37. Deputy Martin Heydon asked the Minister for Justice and Equality if he has considered the installation of CCTV cameras at motorway junctions to help act against rural crime; and if he will make a statement on the matter. [12008/19]


Minister for Justice and Equality (Deputy Charles Flanagan): The resources provided by Government to An Garda Síochána have reached unprecedented levels, with an allocation of €1.76 billion for 2019.  These resources are being provided in support of the Government's commitment to ensuring a strong and visible police presence throughout the country to maintain and strengthen community engagement, provide reassurance to citizens and deter crime.
As the Deputy will appreciate, in accordance with Section 26 of the Garda Síochána Act 2005 as amended, the Garda Commissioner is responsible for managing and controlling the administration and business of An Garda Síochána. Further, the allocation of Garda resources is a matter for the Commissioner, in light of the availability of resources and identified operational demands. As Minister, I have no direct role in that matter.  I understand however that Garda management keeps the distribution of resources under continual review in the context of crime trends and policing priorities so as to ensure their optimum use.
The Programme for a Partnership Government commits to supporting investment in CCTV systems at key locations along the road network and in urban centres. This commitment is being progressed in a number of ways, including in particular through the community CCTV grant-aid scheme administered by my Department.
I would recall that CCTV systems installed for the purposes of crime prevention and as aids to policing in areas to which the general public routinely have access fall into two distinct but complementary categories, namely Garda CCTV systems and community-based CCTV systems. Neither may be established without authorisation by the Garda Commissioner, among other requirements.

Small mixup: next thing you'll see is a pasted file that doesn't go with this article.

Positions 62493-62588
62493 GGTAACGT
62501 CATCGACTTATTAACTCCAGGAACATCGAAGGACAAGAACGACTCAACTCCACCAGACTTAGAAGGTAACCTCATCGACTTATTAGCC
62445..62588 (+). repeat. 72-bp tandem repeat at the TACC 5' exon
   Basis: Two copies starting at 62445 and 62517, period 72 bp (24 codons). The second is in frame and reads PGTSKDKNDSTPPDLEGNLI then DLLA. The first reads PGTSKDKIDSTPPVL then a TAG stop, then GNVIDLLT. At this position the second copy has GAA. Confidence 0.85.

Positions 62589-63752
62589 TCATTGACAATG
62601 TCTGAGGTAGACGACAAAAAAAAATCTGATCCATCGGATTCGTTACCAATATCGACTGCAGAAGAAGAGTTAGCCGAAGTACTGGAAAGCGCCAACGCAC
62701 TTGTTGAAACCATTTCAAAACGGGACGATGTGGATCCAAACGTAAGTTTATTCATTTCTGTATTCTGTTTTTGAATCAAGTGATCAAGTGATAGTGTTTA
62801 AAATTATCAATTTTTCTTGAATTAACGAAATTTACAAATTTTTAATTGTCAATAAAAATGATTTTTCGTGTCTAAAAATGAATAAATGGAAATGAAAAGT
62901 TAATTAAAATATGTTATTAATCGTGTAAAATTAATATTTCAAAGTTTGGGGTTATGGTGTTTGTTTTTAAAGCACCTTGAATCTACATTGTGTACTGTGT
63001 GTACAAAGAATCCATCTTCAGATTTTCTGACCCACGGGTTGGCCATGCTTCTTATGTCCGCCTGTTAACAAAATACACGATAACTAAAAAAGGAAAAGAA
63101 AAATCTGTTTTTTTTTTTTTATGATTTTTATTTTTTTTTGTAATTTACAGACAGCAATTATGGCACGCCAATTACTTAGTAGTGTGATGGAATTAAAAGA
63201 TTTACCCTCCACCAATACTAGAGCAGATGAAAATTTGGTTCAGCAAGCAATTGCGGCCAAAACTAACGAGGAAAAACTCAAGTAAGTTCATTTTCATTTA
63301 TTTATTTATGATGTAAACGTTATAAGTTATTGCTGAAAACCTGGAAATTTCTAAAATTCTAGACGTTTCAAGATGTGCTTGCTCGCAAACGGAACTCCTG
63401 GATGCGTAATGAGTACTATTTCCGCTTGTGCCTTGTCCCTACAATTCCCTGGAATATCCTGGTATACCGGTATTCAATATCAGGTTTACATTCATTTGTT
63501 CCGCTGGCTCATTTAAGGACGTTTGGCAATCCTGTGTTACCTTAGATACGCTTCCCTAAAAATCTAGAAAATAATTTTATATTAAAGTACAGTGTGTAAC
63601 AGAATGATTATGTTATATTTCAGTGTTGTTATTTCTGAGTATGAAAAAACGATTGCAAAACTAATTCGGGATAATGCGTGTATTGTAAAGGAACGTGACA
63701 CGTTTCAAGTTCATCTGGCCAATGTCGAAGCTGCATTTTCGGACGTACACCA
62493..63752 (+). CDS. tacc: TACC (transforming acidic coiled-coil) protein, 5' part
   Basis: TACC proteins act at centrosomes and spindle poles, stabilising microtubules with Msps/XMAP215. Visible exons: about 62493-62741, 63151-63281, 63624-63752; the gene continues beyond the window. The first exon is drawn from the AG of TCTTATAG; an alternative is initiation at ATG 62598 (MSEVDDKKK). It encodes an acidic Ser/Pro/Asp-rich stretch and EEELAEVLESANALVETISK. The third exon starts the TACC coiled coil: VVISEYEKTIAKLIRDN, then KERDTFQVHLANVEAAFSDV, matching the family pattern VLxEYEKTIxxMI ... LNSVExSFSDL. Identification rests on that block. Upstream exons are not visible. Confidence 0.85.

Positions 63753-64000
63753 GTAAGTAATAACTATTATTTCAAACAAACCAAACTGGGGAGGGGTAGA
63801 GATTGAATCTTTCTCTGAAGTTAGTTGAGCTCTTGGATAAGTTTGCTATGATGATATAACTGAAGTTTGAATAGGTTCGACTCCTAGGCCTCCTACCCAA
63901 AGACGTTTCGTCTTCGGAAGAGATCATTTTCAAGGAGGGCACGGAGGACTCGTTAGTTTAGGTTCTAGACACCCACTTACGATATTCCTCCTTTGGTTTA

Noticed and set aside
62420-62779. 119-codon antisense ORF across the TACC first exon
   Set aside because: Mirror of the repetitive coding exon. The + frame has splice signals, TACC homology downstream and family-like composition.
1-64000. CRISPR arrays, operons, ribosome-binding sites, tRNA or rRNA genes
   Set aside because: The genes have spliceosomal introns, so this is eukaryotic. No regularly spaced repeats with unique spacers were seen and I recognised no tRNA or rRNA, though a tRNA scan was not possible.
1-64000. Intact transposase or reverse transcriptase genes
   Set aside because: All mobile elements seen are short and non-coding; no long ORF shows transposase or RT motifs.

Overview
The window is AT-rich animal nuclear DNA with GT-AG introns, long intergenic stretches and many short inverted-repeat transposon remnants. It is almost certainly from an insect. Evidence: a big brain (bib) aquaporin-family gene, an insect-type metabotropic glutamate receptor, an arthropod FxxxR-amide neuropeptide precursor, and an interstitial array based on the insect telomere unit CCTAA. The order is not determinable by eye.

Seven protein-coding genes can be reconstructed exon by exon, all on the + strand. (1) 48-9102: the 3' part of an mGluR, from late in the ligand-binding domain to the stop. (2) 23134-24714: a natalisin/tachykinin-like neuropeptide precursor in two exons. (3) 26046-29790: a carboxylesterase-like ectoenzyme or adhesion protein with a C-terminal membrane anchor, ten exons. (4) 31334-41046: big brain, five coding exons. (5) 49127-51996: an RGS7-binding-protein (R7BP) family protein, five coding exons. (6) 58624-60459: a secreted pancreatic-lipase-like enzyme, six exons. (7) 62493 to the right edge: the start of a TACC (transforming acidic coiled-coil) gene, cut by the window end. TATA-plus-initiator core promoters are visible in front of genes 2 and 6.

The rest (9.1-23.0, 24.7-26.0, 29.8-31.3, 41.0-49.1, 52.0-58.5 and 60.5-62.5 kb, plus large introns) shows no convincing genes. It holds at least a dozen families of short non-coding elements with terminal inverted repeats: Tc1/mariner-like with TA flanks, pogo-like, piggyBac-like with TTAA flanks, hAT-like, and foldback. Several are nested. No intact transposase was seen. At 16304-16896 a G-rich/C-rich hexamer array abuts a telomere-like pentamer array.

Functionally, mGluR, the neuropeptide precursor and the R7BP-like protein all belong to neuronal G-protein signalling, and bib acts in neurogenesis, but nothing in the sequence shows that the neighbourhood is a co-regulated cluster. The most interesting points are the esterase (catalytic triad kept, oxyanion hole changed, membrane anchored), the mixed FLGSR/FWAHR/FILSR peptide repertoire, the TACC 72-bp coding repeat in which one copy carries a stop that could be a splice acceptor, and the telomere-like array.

Garda CCTV systems are established and maintained in areas or at locations decided upon by the Garda authorities.   
Community based CCTV schemes are governed by section 38(3)(c) of the Garda Síochána Act 2005 and the Garda Síochána (CCTV) Order 2006 (SI No 289 of 2006). This legal framework requires that any proposed community CCTV scheme must:
- be approved by the local Joint Policing Committee,
- have the authorisation of the Garda Commissioner, and
- have the prior support of the relevant local authority, which must also act as data controller.
This is the legal basis for all community CCTV schemes, regardless of how they are funded.
A grant aid scheme is being administered by my Department to support local communities meeting the statutory requirements for community based CCTV and who wish to install systems in their localities, including access roads to their localities where necessary and appropriate.  Eligible community groups can apply for grant-aid of up to 60% of the total capital cost of a proposed CCTV system, up to a maximum grant of €40,000. Full details of the grant aid package are available to download from my Department's website - and support and guidance is available to help interested groups to apply for this funding through a dedicated email address I encourage any interested groups to make contact with my officials for further assistance.
More generally, the Deputy will be aware that the Programme for a Partnership Government also recognises that Gardaí must have the modern technology and resources necessary to detect and investigate crimes, and to prevent loss and harm to citizens and their property on a 24/7 basis.
In support of this commitment, €342 million is being invested in Garda ICT infrastructure between 2016 and 2021 to enable An Garda Síochána to utilise appropriate technologies in delivering professional policing and security services for the community.  A significant capital investment is also being made in the Garda fleet, amounting to €46 million between 2016 and 2021, to ensure that An Garda Síochána has a modern, effective and fit-for-purpose fleet and that Gardaí can be mobile, visible and responsive on the roads and in the community to prevent and tackle crime.
For example and as the Deputy may be aware, Automatic Number Plate Recognition (ANPR) technology is fitted in a number of official Garda vehicles which are allocated around the country and used on a daily basis to assist in the prevention and detection of crime, particularly on our roads network.
The 2019 capital allocation for Garda ICT amounts to more than €61million and the allocation to the Garda fleet this year is a total of €10 million. The distribution of these resources, including the ICT projects and programmes to be prioritised and the allocation of Garda vehicles across the Divisions throughout 2019 are a matter for the Garda authorities.